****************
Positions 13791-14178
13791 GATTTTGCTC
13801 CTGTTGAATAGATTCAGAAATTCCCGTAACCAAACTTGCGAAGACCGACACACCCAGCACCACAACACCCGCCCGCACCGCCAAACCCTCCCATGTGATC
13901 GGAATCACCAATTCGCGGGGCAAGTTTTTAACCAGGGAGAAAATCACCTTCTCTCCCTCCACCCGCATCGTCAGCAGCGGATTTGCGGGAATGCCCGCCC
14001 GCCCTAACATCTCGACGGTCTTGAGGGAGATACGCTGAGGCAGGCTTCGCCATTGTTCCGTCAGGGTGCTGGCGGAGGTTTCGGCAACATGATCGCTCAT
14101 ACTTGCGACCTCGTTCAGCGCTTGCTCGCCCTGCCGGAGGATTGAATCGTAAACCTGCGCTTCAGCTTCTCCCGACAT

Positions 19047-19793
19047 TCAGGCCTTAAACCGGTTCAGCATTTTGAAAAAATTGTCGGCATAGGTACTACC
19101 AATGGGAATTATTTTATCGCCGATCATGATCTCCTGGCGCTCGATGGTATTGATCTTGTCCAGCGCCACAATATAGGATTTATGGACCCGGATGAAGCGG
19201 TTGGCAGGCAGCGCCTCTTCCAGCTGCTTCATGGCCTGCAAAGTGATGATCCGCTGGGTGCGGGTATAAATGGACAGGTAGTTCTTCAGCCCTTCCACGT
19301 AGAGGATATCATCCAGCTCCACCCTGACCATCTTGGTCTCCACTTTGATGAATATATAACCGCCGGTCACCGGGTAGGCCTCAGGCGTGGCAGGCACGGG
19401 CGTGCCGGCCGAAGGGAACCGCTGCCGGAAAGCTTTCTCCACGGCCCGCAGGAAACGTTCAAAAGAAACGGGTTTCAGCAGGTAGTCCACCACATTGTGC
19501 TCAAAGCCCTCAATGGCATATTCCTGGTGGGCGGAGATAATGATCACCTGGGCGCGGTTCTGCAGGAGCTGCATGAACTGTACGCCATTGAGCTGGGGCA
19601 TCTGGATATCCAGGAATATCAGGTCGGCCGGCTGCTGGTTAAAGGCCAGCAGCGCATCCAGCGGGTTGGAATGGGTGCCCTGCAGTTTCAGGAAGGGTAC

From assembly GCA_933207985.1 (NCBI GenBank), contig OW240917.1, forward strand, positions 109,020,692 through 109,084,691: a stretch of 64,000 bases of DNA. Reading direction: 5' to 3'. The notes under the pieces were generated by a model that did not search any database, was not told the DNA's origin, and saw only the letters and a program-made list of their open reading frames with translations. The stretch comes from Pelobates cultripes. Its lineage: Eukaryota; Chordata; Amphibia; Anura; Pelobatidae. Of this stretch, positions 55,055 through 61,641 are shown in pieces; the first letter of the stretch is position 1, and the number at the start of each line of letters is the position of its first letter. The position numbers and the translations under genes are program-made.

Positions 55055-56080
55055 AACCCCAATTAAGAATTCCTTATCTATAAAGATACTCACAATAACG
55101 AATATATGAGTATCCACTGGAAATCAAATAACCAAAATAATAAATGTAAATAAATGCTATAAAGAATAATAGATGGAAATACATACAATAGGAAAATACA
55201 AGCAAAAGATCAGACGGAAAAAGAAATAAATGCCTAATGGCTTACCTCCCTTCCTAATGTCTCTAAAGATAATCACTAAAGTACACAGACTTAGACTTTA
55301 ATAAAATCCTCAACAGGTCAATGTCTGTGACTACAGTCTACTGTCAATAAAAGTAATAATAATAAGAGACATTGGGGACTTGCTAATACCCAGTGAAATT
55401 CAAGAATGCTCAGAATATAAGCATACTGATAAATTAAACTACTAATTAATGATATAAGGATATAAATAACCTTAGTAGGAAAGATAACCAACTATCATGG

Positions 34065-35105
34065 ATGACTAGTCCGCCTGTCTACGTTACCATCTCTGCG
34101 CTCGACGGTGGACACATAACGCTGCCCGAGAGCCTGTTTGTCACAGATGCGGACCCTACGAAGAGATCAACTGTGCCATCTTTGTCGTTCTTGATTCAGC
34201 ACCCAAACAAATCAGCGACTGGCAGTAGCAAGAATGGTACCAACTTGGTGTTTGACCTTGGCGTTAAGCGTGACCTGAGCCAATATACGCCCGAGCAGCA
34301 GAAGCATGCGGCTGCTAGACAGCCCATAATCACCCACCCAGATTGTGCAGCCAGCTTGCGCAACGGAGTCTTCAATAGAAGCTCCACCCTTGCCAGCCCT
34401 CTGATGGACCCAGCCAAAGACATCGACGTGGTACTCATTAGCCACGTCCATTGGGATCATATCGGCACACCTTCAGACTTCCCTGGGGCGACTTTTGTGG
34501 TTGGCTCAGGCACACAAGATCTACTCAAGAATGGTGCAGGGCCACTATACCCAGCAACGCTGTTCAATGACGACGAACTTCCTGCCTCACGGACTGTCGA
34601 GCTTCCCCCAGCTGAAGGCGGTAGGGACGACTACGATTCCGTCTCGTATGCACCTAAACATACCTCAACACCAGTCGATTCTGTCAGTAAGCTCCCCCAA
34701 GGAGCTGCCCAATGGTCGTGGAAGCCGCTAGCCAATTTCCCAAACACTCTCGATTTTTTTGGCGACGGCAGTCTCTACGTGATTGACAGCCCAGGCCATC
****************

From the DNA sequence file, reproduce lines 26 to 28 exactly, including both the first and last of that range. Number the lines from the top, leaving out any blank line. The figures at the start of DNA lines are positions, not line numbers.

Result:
34301 GAAGCATGCGGCTGCTAGACAGCCCATAATCACCCACCCAGATTGTGCAGCCAGCTTGCGCAACGGAGTCTTCAATAGAAGCTCCACCCTTGCCAGCCCT
34401 CTGATGGACCCAGCCAAAGACATCGACGTGGTACTCATTAGCCACGTCCATTGGGATCATATCGGCACACCTTCAGACTTCCCTGGGGCGACTTTTGTGG
34501 TTGGCTCAGGCACACAAGATCTACTCAAGAATGGTGCAGGGCCACTATACCCAGCAACGCTGTTCAATGACGACGAACTTCCTGCCTCACGGACTGTCGA